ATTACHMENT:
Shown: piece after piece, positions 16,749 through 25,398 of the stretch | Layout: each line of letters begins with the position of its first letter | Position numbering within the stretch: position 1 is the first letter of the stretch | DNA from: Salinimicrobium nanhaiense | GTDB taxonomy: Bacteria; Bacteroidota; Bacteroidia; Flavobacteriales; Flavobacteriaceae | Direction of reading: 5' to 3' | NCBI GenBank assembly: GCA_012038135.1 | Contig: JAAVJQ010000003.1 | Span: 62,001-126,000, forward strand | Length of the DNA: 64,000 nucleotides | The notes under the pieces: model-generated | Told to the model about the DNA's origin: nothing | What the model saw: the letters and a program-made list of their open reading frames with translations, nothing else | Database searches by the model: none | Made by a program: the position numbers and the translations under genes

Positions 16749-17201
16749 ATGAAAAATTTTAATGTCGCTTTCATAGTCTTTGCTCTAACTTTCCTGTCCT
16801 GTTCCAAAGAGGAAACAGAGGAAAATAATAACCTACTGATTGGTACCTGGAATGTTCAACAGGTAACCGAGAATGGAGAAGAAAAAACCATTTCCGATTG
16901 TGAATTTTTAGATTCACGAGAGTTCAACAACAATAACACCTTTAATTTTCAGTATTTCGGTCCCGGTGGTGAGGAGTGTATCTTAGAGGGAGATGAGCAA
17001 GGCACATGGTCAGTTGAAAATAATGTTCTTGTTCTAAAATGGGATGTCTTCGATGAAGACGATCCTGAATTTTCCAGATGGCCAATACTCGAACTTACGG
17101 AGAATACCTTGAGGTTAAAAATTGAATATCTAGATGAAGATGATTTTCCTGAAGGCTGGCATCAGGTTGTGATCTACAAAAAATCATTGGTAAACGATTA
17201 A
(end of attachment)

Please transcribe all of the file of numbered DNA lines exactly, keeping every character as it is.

Shown: piece after piece, positions 16,749 through 25,398 of the stretch | Layout: each line of letters begins with the position of its first letter | Position numbering within the stretch: position 1 is the first letter of the stretch | DNA from: Salinimicrobium nanhaiense | GTDB taxonomy: Bacteria; Bacteroidota; Bacteroidia; Flavobacteriales; Flavobacteriaceae | Direction of reading: 5' to 3' | NCBI GenBank assembly: GCA_012038135.1 | Contig: JAAVJQ010000003.1 | Span: 62,001-126,000, forward strand | Length of the DNA: 64,000 nucleotides | The notes under the pieces: model-generated | Told to the model about the DNA's origin: nothing | What the model saw: the letters and a program-made list of their open reading frames with translations, nothing else | Database searches by the model: none | Made by a program: the position numbers and the translations under genes

Positions 16749-17201
16749 ATGAAAAATTTTAATGTCGCTTTCATAGTCTTTGCTCTAACTTTCCTGTCCT
16801 GTTCCAAAGAGGAAACAGAGGAAAATAATAACCTACTGATTGGTACCTGGAATGTTCAACAGGTAACCGAGAATGGAGAAGAAAAAACCATTTCCGATTG
16901 TGAATTTTTAGATTCACGAGAGTTCAACAACAATAACACCTTTAATTTTCAGTATTTCGGTCCCGGTGGTGAGGAGTGTATCTTAGAGGGAGATGAGCAA
17001 GGCACATGGTCAGTTGAAAATAATGTTCTTGTTCTAAAATGGGATGTCTTCGATGAAGACGATCCTGAATTTTCCAGATGGCCAATACTCGAACTTACGG
17101 AGAATACCTTGAGGTTAAAAATTGAATATCTAGATGAAGATGATTTTCCTGAAGGCTGGCATCAGGTTGTGATCTACAAAAAATCATTGGTAAACGATTA
17201 A